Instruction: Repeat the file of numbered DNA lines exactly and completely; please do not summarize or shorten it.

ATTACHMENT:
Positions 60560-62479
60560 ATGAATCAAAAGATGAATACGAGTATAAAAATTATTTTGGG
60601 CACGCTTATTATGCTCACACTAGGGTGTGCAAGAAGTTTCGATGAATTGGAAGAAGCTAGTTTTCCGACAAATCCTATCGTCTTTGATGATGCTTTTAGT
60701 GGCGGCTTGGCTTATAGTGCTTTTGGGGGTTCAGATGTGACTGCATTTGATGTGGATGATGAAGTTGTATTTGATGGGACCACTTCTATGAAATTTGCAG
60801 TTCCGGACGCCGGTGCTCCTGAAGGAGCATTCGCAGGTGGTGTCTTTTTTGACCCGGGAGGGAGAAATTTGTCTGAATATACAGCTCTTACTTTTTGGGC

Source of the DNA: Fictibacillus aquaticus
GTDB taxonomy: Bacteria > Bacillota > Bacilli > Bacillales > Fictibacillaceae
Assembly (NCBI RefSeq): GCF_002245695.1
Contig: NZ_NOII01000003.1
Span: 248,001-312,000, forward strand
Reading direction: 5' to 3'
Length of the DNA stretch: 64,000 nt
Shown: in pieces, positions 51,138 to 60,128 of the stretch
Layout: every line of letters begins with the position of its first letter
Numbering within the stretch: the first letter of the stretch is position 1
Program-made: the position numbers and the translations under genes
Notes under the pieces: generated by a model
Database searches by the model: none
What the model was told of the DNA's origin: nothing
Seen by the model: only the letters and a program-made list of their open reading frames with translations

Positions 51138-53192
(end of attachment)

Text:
Positions 60560-62479
60560 ATGAATCAAAAGATGAATACGAGTATAAAAATTATTTTGGG
60601 CACGCTTATTATGCTCACACTAGGGTGTGCAAGAAGTTTCGATGAATTGGAAGAAGCTAGTTTTCCGACAAATCCTATCGTCTTTGATGATGCTTTTAGT
60701 GGCGGCTTGGCTTATAGTGCTTTTGGGGGTTCAGATGTGACTGCATTTGATGTGGATGATGAAGTTGTATTTGATGGGACCACTTCTATGAAATTTGCAG
60801 TTCCGGACGCCGGTGCTCCTGAAGGAGCATTCGCAGGTGGTGTCTTTTTTGACCCGGGAGGGAGAAATTTGTCTGAATATACAGCTCTTACTTTTTGGGC

Source of the DNA: Fictibacillus aquaticus
GTDB taxonomy: Bacteria > Bacillota > Bacilli > Bacillales > Fictibacillaceae
Assembly (NCBI RefSeq): GCF_002245695.1
Contig: NZ_NOII01000003.1
Span: 248,001-312,000, forward strand
Reading direction: 5' to 3'
Length of the DNA stretch: 64,000 nt
Shown: in pieces, positions 51,138 to 60,128 of the stretch
Layout: every line of letters begins with the position of its first letter
Numbering within the stretch: the first letter of the stretch is position 1
Program-made: the position numbers and the translations under genes
Notes under the pieces: generated by a model
Database searches by the model: none
What the model was told of the DNA's origin: nothing
Seen by the model: only the letters and a program-made list of their open reading frames with translations

Positions 51138-53192